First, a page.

1. Main Clauses
  2. Connecting Sentences
  3. Coordinating Conjunctions

A clause is a group of words with a subject and a verb that relate to one another. A sentence can have just one clause, or several of them. There are numerous ways to combine different types of clauses in German – but to do that, you first need to learn the basics.



Ich kann auf Deutsch lesen und schreiben.

I can read and write in German.

Main Clauses

Rule 1: The statement sentence or main clause (also called an independent clause) has a full stop at the end and is the most common German sentence. It is grammatically complete, can stand alone, and has meaning. They can have as minimum as a subject, a verb, and an object:



Ich habe einen Hund.

I have a dog.

...or be more elaborated:



Der Lehrer hat mir gestern im Unterricht eine schlechte Note gegeben.

The teacher gave me a bad mark yesterday in class.

Rule 2: Independent clauses can be part of complex and compound sentences when used with other independent or dependent clauses. We will learn more about different types of German dependent clauses in A2 level.

Connecting Sentences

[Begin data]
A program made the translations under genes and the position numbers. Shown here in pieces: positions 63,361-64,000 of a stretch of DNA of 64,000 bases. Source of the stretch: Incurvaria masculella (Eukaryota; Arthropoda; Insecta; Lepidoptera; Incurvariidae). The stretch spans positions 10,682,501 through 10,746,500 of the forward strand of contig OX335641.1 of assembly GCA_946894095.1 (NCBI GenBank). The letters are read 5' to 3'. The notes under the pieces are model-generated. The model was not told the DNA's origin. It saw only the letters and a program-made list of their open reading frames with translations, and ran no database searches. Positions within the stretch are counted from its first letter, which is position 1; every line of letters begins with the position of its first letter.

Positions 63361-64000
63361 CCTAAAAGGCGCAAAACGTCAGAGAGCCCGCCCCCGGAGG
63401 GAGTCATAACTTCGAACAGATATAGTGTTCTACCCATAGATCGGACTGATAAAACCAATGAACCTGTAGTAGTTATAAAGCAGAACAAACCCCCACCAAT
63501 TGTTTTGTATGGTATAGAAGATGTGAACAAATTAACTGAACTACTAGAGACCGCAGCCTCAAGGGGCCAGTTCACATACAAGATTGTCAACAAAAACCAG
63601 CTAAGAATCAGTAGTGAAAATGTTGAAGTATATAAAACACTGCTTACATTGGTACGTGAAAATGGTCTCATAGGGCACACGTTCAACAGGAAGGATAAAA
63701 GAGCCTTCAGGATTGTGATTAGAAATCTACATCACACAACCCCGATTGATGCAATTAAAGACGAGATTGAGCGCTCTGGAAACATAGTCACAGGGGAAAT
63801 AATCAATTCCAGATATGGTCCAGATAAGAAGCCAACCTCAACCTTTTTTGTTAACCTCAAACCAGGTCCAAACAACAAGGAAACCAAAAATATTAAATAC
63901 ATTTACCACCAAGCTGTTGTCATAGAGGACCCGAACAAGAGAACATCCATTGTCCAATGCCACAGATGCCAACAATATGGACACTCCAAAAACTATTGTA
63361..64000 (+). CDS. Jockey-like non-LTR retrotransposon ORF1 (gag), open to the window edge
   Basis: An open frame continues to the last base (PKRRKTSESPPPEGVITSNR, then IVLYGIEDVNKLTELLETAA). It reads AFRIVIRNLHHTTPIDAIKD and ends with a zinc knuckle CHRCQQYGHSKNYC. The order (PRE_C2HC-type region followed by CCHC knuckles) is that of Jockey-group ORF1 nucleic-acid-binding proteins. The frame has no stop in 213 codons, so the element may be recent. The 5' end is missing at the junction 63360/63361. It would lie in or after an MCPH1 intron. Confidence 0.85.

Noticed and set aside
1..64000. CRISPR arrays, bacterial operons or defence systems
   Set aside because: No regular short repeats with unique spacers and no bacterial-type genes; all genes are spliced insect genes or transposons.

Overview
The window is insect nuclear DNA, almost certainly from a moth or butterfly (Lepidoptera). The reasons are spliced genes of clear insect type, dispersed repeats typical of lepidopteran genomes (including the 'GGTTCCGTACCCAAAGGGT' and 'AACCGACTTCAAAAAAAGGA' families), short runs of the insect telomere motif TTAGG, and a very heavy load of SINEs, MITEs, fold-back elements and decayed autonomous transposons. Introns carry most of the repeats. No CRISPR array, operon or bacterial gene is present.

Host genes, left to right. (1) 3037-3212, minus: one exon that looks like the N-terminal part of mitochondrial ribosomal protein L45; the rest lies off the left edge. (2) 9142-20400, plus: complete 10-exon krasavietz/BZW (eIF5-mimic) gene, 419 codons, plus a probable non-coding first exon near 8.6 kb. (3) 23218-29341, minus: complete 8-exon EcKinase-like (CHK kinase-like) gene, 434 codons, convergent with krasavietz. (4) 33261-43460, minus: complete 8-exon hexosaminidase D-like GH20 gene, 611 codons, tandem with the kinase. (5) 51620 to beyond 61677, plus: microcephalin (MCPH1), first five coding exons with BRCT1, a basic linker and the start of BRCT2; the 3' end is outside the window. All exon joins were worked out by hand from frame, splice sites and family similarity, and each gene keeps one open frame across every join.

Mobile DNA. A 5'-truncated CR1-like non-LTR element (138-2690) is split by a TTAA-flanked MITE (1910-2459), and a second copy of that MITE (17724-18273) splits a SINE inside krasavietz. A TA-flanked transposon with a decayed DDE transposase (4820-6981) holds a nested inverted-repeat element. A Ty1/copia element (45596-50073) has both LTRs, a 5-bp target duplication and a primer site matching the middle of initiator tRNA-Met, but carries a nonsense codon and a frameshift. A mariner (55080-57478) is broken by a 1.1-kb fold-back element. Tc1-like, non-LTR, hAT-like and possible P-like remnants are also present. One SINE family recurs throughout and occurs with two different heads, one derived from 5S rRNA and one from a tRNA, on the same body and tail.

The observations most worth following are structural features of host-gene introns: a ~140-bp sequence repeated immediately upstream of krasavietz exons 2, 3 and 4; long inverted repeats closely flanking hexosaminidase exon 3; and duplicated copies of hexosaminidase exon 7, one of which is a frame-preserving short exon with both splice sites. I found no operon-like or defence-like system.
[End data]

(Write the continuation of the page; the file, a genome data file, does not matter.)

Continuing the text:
Rule 3: Conjunctions are words that connect clauses. There are 3 types of connectors:

- Coordinative conjunctions (i.e. "und", "aber", ...) are simple and do not change the word order. They are often used in either simple sentences to connect words or in complex sentences that include two or more independent clauses.
- Subordinate conjunctions (i.e. "als", "damit", "bevor", "bis", "weil") which push the verb to the end of the clause. They are used in complex or compound sentences with dependent clauses.
- Compound conjunctions (i.e. "entweder...oder" as either/or, "sowohl...als auch" as as well as) can join two independent expressions into one sentence.

Let's take a closer look at the basic coordinating conjunctions:

Coordinating Conjunctions

Rule 4: A coordinating conjunction connects two sentences or words. The conjunction is always put between two sentences and thus is not a part of them:

  • sentence 1 + conjunction + sentence 2

As mentioned, coordinating conjunctions don’t disturb the word order of the German sentence.

The most common coordinating conjunctions are:

und and
oder or
aber but
denn because
sondern rather
doch however



Wer fängt an, du oder ich?

Who starts, you or me?

Rule 5: If the verb and/or subject is the same in both main clauses, they can be omitted in the second one:



Ich trinke einen Wein und ein Bier.

I'll have a wine and a beer.

instead of:



Ich trinke einen Wein und ich trinke ein Bier.

I'll have a wine and I'll have a beer.